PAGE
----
Leaders & Managers

From the nitty gritty of daily management to addressing your aspirations of leadership, this section for leaders & managers tells you how to make strong leadership decisions, build effective teams, delegate and stay above the everyday management muddle.

Get tips, strategies, tool and advice on: performance reviews, preventing workplace violence, best-practices leadership, team building, leadership skills, people management and management training.

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Arthur Ochs “Punch” Sulzberger, former publisher of The New York Times who died in 2012, had not been an obvious choice as leader. Mild-mannered, introverted and modest, Sulzberger remained modest even after great success in the family business.

Chuck Yeager turned 90 in February but refuses to slow down. “While I’m not gonna run no marathon, I still hunt and fish and fly,” says the guy who broke the speed of sound with a rocket plane in 1947.
In 1986, Richard Manoogian was CEO of Masco, a maker of faucets and household products that had produced 29 straight years of earnings growth. The firm was generating nearly $2 billion in cash—and Manoogian decided to invest a big chunk of it in the furniture business. Manoogian called it “probably one of the worst decisions I’ve made in 35 years.”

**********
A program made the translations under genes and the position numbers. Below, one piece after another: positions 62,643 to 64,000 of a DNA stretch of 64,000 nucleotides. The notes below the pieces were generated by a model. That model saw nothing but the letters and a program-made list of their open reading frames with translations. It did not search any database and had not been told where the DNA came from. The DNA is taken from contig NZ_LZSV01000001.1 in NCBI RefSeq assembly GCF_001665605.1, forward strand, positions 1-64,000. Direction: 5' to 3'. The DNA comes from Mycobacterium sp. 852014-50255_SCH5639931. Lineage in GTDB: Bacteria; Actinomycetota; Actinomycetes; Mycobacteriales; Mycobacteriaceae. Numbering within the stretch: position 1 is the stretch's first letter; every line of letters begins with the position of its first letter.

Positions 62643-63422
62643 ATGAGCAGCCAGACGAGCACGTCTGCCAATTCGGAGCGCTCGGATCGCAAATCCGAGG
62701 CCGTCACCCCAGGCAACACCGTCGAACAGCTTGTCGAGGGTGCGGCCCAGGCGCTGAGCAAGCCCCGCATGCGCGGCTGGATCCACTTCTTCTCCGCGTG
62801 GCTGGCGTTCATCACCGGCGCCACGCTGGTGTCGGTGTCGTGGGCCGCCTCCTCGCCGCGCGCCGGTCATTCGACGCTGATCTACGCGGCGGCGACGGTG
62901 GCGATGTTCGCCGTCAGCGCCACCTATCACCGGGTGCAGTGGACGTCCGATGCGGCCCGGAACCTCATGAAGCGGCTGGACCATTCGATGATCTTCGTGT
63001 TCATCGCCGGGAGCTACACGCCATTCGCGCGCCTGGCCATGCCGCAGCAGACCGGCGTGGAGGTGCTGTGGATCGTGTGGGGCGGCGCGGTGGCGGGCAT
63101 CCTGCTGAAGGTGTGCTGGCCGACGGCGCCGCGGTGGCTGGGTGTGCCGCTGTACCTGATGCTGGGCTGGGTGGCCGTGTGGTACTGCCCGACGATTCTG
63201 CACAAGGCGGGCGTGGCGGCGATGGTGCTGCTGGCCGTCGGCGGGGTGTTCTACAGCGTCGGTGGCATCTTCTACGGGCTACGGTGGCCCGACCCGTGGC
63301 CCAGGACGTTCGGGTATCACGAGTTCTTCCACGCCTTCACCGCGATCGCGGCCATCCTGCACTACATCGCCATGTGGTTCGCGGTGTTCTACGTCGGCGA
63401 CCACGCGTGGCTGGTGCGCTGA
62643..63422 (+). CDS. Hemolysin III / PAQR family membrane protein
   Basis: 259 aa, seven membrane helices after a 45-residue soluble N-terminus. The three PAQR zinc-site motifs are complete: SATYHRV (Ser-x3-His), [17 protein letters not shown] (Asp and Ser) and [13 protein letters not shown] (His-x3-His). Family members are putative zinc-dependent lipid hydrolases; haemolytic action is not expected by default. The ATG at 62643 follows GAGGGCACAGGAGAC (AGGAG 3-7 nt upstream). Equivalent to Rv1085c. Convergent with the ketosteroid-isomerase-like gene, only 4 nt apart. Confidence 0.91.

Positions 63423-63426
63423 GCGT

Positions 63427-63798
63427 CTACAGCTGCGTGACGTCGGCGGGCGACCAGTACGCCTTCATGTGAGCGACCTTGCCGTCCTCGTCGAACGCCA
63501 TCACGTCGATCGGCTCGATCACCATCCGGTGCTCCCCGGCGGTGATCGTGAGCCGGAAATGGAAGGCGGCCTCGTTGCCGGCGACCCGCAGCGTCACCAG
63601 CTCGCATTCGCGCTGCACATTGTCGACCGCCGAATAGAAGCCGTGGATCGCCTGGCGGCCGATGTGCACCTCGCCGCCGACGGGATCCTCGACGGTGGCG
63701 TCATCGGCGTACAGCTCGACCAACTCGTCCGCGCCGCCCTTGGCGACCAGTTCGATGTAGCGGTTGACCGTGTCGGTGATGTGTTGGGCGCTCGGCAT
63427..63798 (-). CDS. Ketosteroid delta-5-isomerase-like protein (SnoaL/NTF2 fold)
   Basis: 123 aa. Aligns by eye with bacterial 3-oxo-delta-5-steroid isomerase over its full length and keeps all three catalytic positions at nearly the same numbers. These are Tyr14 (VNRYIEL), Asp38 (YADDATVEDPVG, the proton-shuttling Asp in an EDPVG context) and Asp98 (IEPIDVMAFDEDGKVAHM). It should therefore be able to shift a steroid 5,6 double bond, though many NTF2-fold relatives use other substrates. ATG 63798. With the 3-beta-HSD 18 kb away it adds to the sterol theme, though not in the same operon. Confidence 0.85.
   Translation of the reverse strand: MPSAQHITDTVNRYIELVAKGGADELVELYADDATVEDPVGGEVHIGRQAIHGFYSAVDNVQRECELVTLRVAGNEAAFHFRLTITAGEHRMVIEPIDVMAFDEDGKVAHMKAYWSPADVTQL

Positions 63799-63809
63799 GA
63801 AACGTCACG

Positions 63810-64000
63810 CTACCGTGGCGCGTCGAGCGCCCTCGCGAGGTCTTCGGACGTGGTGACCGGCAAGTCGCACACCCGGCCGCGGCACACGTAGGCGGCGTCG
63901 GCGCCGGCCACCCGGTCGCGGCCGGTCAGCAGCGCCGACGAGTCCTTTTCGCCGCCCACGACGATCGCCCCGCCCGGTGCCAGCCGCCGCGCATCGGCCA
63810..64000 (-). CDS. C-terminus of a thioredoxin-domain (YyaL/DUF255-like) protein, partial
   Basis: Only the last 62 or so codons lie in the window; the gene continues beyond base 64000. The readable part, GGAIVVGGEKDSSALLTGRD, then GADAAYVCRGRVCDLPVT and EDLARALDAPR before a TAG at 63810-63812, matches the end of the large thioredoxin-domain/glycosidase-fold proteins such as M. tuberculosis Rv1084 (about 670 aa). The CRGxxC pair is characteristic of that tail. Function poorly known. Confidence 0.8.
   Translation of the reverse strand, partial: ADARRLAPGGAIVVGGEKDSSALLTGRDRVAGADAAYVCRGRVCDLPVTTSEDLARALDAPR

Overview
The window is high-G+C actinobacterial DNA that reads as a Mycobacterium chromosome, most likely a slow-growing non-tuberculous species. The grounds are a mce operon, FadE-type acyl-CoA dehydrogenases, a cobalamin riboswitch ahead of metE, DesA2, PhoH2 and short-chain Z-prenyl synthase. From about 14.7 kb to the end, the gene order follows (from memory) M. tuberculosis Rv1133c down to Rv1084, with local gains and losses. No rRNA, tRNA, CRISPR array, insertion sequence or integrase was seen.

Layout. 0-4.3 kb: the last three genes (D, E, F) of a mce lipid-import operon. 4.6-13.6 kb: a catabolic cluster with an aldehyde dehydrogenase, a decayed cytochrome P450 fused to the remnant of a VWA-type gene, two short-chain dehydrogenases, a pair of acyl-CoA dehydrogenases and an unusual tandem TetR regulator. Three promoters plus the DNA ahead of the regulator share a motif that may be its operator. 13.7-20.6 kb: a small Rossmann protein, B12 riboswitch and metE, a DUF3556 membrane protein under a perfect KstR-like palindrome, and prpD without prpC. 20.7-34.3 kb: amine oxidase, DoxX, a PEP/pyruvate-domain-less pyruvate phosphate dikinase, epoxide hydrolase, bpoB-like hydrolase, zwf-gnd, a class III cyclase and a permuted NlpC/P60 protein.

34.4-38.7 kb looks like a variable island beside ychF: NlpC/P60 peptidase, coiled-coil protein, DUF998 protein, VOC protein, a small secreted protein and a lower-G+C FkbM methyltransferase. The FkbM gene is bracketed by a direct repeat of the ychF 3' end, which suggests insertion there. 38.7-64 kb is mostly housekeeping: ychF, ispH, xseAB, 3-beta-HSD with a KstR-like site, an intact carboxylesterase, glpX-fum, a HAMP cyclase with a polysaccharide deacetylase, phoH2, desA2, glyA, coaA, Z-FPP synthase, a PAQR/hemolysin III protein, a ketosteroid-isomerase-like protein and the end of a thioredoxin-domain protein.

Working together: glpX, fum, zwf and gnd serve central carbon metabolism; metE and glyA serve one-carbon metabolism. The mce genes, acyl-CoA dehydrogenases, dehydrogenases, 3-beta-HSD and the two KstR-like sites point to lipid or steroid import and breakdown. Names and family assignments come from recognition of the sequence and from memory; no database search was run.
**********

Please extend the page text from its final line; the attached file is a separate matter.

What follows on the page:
When teams sputter, conflicts can erupt. As the leader, you can insist that difficult personalities find a way to get along. Encourage diverse teams to look past their differences. Use these strategies to cure your team's negativity.

You can trumpet your organization’s core values and unshakable ethics. But your actions will influence what em­­ployees think far more than your words.
Smithfield Foods, a pork-packing plant, experienced the Great Recession like everyone else. “I thought the hole we were digging was so deep we should go into the swimming pool business,” says CEO Larry Pope. Here’s how Pope turned things around.
To bring cultures together, identify differences in attitudes and work habits. Then address the differences so that everyone gains a better understanding of their colleagues’ perspectives. Skip this step and conflicts can erupt. This occurred after Daimler-Benz acquired Chrysler in 1998.
You’ve probably been watching global finances with a wary eye, waiting and wondering if it’s all going to blow up. But it’s not under your control.
Whether you feel like a “born leader” or a thinly veiled fraud, you can develop valuable insights by quizzing yourself on your skills, traits and experience as a leader. On each of these items, give yourself an “S” for strong or “N” for needs improvement.
“Managing is work,” said Earl Weaver, legendary manager of the Baltimore Orioles baseball club, who died early this year, leaving behind some thoughts on leadership. “It’s constant decisions of whose feelings you want to hurt all the time.”
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